I wish to come back to the core issue about vocation. I would not consider myself old but there has been considerable change from the time I graduated in 1999 to now. If a person had a stroke and came into a hospital 20 years ago, when I graduated, things were different compared to now. The possibilities now include thrombolysis or trying to melt the clot and restore the blood supply to the affected part of the brain so that the patient has a limited deficit from the stroke. If a person had a heart attack when I qualified the management of those procedures was markedly different. In the first days, it was pain relief and then into cardiac care and hope for the best. Nowadays, a patient can have angioplasty or have the clot removed. The damage to a patient's heart muscle can be minimised.

I am unsure whether the county manager job in the past 20 years has moved with the technical changes we have seen in medicine during the past 20 years. That has led to a difference. I agree 100% that this has had to lead to a difference in how doctors work. We have had to become a little more specialised. We have had to become more specialised towards individual skills and procedures. If I was a patient and had someone sticking a needle into my groin that would go all the way into one of the arteries in my heart, I certainly would want someone who was doing that procedure every day of the week, and not a general county physician who was doing it every third Tuesday. The difference in medicine in recent years has been phenomenal in terms of the benefits we can give to patients. The treatment survival rates in cancer care, cardiovascular disease and stroke have been phenomenal. We want everyone in the country to benefit from those technical changes. They should be available not based on where a person lives but available to everyone in the country.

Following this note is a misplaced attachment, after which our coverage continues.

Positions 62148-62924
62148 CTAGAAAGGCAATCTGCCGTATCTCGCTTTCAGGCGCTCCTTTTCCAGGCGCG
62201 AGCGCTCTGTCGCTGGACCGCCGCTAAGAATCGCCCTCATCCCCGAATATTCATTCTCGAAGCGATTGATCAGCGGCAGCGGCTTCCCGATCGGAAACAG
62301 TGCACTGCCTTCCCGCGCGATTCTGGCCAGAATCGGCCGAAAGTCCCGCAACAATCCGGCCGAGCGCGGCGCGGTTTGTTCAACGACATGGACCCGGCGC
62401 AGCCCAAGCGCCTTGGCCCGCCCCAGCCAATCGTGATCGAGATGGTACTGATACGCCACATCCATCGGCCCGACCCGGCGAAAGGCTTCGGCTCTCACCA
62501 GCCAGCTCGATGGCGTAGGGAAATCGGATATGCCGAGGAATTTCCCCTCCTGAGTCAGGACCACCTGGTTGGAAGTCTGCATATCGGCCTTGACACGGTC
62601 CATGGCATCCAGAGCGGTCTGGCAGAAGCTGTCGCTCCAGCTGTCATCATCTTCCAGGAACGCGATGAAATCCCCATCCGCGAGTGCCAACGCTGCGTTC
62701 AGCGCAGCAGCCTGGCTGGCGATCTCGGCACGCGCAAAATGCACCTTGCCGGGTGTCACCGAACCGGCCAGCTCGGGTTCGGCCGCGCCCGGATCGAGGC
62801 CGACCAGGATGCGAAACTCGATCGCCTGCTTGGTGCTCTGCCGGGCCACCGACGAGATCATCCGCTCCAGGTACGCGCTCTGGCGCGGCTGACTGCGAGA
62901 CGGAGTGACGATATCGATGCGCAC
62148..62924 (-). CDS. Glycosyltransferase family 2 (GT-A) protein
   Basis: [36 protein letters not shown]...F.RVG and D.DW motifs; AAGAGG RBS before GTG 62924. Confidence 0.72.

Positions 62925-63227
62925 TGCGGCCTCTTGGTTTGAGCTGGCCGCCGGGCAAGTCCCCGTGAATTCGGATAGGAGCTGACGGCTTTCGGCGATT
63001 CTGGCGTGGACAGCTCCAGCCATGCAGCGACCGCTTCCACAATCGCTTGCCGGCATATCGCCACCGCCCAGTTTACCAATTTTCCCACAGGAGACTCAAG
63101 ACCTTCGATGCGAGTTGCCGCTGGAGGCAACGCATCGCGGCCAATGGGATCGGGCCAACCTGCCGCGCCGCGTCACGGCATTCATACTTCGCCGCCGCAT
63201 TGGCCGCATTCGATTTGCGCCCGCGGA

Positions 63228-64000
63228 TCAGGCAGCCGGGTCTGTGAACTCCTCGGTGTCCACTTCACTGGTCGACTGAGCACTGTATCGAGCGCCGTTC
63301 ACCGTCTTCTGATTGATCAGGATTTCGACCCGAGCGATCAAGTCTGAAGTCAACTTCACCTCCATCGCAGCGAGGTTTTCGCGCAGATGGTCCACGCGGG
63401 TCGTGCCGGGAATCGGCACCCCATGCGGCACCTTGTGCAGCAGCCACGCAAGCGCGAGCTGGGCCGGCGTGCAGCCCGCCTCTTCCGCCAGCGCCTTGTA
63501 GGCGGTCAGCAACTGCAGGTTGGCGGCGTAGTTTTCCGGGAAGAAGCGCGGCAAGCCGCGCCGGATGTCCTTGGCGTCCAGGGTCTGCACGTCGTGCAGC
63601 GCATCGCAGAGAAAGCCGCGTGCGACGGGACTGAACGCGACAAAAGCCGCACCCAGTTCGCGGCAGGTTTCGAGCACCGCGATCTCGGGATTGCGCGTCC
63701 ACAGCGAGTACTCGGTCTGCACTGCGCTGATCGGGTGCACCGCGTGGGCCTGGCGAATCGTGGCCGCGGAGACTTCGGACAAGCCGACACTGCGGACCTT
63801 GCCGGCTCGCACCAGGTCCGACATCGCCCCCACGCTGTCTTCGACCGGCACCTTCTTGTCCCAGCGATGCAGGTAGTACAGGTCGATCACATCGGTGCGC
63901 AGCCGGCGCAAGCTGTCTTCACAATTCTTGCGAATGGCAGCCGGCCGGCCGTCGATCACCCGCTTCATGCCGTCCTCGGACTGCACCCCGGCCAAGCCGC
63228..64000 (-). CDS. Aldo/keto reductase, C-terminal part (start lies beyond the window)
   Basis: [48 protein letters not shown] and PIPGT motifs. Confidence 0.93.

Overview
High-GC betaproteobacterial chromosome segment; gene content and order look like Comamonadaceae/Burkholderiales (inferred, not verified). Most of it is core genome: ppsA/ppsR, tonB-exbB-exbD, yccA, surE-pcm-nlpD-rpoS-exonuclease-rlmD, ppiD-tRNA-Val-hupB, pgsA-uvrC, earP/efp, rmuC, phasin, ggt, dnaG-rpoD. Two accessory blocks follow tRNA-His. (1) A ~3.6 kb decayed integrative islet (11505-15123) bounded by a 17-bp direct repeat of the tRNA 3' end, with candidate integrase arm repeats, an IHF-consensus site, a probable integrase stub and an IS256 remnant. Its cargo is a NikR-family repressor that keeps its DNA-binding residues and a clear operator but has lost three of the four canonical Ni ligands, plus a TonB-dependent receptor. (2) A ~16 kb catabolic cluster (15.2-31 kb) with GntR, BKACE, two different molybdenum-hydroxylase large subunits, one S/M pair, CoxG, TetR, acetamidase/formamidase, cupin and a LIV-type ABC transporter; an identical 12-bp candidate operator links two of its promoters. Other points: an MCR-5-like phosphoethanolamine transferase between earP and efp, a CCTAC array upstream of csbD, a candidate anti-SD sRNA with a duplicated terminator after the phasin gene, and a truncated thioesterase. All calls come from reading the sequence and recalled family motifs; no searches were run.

Thank you, Dr. Sadlier. The other question related to continuity of care and having people in the post long-term.

Dr. Pádraig McGarry

Certainly, the essence of general practice is continuity of care. That is what is seen as the best outcome. In fact, the independent practitioner model has that continuity of care and that is probably the most favoured. We see it being fragmented perhaps where corporates are entering the scene. We may well have doctors coming in for a transient phase and we lose that continuity of care. In recent years, because of the way general practice has been allowed to come under threat there has been a vacuum. Corporates have come in and filled that vacuum. There is a serious danger with that type of model. Whereas it serves a purpose, it certainly will not go across the board. It certainly will not go into rural Ireland or into the smaller deprived areas. It will cherry-pick particular areas. Continuity of care will be lost under that type of model.